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Guide to Converting Your Shed Into a Chicken Coop

chicken coop shedWith the growing popularity of raising your own chickens, many backyards are now home to flocks of chickens. If you’ve got an old wooden shed in your backyard, having a home for your own flock could be just a few steps away. How about converting your shed into a chicken coop?

Here are the basic steps for converting a wooden shed into a chicken coop.

The Doors and Windows

The first part of your wooden shed to concentrate on is the doors.

Chickens will need fresh air during the day, so build a wire door to insert inside the main door frame. At night you can close the door, but during the day, you’ll want to have something wire or mesh opened so the chickens can have air and sunlight.

Next, concentrate on the windows. Leave the glass on the window frames and if you don’t have screens, add them to the windows so you can let fresh air in, but still have the option to close the windows at night and during inclement weather.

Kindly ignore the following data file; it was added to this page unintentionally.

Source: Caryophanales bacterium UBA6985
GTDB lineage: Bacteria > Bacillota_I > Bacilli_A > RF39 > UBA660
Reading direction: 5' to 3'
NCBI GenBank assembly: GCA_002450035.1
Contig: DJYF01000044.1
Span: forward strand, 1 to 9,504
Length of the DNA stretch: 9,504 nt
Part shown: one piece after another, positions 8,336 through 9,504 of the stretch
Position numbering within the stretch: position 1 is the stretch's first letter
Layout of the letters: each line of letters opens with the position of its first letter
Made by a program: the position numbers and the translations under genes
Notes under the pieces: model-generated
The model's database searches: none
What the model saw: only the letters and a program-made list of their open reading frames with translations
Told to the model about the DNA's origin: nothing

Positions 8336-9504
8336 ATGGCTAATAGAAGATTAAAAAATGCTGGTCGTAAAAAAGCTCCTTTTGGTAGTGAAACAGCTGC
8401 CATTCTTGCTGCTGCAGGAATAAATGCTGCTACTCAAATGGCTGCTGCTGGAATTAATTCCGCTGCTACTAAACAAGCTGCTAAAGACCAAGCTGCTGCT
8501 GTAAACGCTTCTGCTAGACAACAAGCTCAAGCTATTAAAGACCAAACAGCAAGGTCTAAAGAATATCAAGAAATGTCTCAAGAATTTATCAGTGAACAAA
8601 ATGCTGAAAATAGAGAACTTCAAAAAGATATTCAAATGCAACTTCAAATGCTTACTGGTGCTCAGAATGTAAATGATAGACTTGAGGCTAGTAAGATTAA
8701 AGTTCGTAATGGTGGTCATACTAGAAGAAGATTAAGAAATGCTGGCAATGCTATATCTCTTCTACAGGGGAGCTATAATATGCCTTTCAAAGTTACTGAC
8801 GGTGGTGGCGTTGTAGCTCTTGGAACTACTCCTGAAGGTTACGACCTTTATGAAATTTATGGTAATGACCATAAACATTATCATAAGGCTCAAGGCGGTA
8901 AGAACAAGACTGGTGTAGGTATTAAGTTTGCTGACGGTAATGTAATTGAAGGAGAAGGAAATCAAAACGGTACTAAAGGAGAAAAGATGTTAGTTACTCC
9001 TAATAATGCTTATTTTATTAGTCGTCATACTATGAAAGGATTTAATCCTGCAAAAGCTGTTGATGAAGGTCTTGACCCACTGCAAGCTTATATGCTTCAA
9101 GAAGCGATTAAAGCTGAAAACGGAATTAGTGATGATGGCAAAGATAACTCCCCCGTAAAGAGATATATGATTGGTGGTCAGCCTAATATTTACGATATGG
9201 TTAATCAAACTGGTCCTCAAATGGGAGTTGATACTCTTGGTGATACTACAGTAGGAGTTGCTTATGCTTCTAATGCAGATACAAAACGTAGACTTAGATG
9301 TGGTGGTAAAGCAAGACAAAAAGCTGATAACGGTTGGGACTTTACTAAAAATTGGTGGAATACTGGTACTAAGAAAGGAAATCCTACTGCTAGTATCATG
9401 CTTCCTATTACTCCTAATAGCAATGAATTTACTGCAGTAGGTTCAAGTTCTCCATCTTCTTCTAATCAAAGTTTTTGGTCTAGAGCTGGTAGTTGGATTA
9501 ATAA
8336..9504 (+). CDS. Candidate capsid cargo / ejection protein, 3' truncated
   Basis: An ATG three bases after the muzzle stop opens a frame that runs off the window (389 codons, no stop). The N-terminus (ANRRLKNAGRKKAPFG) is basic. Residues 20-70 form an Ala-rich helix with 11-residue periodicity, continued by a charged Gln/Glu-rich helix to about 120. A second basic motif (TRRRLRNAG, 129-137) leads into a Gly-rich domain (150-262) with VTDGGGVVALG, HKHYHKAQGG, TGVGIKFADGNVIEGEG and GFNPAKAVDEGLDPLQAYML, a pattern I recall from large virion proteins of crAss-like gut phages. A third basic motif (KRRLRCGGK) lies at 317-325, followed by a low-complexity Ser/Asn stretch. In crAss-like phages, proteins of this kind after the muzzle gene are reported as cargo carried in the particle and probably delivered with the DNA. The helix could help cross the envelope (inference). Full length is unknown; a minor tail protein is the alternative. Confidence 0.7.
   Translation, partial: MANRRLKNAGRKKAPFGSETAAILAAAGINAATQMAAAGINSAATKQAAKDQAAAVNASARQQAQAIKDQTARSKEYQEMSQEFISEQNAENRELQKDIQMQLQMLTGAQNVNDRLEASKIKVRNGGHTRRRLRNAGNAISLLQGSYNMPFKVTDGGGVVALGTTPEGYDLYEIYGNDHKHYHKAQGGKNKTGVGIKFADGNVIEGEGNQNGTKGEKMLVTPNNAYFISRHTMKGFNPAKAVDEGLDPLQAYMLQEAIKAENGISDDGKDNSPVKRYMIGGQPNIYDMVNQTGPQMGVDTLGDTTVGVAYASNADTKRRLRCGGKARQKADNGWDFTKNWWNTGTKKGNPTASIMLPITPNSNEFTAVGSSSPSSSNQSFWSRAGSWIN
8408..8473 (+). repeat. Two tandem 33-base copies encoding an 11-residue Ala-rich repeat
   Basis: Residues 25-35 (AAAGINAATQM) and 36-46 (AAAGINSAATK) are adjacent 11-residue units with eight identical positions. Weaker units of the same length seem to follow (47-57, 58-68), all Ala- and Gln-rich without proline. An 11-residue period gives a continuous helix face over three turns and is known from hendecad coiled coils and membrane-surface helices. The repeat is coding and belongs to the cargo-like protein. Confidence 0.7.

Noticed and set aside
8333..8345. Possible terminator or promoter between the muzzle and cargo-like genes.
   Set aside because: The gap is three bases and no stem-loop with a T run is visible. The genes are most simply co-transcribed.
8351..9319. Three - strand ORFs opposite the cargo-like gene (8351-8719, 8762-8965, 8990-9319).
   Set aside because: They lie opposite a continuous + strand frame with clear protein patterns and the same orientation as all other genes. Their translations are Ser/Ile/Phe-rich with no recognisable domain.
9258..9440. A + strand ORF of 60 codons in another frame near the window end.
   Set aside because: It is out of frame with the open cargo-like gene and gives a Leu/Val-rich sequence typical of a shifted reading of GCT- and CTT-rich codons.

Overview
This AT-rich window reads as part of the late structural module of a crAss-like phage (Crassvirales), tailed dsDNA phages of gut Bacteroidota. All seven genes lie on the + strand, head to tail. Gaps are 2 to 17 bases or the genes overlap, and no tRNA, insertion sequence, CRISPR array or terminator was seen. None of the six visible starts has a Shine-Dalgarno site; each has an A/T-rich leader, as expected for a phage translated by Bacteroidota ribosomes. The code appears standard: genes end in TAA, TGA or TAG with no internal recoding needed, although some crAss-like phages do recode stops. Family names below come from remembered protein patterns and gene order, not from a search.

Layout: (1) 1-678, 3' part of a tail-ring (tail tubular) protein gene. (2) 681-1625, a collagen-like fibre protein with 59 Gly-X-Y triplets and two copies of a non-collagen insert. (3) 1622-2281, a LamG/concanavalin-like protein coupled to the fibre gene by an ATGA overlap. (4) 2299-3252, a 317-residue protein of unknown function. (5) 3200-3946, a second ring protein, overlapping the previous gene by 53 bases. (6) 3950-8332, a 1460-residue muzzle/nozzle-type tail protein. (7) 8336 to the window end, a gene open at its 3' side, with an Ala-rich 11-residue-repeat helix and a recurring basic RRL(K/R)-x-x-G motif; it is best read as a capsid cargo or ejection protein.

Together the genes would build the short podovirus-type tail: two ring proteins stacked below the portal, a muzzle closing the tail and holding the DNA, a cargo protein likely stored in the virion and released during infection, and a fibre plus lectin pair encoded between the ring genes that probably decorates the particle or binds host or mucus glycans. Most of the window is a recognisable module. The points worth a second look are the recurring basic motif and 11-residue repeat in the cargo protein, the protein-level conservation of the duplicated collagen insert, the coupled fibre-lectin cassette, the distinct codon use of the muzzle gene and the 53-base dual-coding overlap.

Having secure windows and doors will keep predators at bay as well.


Next, you’ll need to build some shelves on each side of the coop.

Consider where the chickens will be roosting and make sure the shelves allow room for waste to hit the floor instead of a shelf underneath.

Spread hay on the shelves to help keep waste under control and allow for chickens to properly roost comfortably.

You’ll want to make enough boxes on the shelves so they can lay eggs individually.

In the front of the shelves, nail boards and separate spaces for each chicken, making the separate boxes for nesting.